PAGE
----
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Make the Diagnosis: Myocardial Infarction

Prior Probability

Approximately 25% of patients with symptoms suggesting ACI will prove to have an MI.

Population for Whom Acute Myocardial Infarction Should Be Considered

Focus primarily on the symptoms associated with the presenting complaints, rather than the risk factors.

  • Chest pain

  • Shortness of breath

  • Cardiac arrest

  • Dizziness/weakness/syncope

  • Abdominal pain

Detecting the Likelihood of Acute Myocardial Infarction

The ECG is by far the most useful finding available at the patient's bedside. For patients with an abnormal ECG results suggesting acute MI (ST-segment elevation or Q waves, new conduction defects, diagnostic T-wave abnormalities), the symptoms and signs of MI become less important (Table 35-13). For patients with chest discomfort and normal or nondiagnostic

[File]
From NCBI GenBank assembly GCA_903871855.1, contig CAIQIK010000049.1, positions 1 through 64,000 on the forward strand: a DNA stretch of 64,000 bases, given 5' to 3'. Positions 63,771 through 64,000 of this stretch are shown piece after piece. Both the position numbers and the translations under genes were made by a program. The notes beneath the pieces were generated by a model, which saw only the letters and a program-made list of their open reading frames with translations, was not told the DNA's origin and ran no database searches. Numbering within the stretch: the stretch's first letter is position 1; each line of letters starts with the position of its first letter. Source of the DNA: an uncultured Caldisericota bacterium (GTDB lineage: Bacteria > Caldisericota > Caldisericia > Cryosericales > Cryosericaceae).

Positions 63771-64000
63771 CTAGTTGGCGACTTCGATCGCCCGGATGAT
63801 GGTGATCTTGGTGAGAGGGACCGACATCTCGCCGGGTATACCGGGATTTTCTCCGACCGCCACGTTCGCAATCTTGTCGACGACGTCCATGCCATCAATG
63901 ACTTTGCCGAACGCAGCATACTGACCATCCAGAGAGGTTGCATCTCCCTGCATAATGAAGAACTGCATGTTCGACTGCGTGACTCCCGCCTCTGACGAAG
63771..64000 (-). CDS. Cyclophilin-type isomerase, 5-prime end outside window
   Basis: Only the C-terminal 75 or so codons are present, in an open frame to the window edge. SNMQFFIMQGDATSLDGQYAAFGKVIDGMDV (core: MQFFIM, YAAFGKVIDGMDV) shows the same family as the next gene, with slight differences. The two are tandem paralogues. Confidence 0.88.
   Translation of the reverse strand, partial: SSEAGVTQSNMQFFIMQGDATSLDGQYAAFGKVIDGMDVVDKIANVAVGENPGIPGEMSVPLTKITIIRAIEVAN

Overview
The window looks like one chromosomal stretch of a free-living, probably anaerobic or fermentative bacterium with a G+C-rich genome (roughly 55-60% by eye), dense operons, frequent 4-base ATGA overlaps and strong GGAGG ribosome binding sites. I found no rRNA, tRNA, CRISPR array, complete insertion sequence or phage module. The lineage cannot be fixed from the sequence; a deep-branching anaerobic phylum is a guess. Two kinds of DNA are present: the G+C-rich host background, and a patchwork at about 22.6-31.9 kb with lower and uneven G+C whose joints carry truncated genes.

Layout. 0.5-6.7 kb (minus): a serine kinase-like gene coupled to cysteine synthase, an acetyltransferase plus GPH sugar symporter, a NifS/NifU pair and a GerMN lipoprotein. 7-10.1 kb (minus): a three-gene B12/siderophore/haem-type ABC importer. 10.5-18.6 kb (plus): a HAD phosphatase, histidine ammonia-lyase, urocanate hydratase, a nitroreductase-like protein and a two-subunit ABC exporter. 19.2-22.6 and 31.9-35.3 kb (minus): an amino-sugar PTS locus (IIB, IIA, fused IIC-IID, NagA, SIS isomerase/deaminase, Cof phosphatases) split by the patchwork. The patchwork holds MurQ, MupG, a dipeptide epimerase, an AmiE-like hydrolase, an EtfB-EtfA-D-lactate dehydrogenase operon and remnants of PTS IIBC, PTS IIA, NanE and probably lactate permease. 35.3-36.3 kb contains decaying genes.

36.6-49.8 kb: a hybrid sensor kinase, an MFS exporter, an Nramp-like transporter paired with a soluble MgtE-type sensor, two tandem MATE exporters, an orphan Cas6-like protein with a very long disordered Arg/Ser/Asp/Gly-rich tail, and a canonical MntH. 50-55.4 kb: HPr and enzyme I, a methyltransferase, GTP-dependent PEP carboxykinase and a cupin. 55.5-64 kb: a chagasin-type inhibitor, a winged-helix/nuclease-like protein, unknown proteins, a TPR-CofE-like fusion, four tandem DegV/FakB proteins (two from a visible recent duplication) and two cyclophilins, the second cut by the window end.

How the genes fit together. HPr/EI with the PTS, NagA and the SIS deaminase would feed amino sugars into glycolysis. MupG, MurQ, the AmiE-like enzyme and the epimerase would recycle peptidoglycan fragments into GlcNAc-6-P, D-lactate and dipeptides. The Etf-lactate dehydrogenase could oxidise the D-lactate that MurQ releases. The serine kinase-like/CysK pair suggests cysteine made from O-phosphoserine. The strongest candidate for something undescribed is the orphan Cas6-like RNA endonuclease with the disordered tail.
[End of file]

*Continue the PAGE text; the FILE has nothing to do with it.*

Table 35-13Multivariate and Univariate Predictors of Myocardial Infarction

ECG results, some of the symptoms are diagnostically useful. Perhaps the most important finding for clinicians is the realization that a few of the important risk factors for coronary heart disease do not help in the acute setting for identifying patients with chest pain who are having an acute MI. The presence of diabetes, hypertension, and hyperlipidemia does identify patients at higher risk of coronary heart disease, but the presenting symptoms are more important for determining whether the current episode represents ACI.

The availability of the ACI-TIPI probability estimate requires integration of the computerized implementation protocol into an ECG reading. Consequently, physicians may not have access to the results. In the absence of the estimates, ...

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